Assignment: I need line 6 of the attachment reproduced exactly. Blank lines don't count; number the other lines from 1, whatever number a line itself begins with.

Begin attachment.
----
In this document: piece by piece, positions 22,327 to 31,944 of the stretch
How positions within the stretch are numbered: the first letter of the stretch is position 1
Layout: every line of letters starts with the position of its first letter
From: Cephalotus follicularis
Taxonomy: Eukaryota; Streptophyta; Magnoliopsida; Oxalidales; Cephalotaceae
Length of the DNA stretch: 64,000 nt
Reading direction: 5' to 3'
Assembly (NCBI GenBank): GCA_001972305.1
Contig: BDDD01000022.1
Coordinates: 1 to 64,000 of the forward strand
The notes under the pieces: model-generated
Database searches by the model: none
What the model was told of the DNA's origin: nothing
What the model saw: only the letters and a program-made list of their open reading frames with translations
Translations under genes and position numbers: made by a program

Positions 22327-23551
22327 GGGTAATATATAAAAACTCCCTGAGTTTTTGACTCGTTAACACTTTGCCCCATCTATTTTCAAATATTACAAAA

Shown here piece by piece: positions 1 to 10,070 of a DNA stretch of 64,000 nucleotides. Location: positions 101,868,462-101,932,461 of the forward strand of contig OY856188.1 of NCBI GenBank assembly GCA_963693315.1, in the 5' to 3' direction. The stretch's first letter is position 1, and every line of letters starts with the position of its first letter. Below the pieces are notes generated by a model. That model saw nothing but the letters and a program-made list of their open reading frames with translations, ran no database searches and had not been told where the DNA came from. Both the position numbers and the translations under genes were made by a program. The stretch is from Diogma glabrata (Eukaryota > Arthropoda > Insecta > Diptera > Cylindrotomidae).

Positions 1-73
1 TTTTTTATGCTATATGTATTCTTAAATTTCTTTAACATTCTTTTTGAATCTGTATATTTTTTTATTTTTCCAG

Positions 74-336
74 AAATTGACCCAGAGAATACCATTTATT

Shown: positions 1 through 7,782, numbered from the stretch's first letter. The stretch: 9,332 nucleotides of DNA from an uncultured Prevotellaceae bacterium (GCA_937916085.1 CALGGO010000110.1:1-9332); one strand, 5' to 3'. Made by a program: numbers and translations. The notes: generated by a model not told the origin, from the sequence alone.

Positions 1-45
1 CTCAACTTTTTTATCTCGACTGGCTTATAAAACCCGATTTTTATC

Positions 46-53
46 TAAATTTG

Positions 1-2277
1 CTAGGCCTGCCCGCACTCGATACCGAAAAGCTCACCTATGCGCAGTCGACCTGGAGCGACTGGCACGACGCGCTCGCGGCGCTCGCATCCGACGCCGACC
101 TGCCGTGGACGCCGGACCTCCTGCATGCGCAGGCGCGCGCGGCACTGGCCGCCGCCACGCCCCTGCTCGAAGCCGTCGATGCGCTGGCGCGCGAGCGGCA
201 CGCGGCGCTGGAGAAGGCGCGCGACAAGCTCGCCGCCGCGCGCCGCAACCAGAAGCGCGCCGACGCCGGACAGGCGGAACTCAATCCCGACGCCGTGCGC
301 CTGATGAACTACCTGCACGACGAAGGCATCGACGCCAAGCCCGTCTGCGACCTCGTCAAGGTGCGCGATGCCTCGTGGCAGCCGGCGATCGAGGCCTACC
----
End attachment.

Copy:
Length of the DNA stretch: 64,000 nt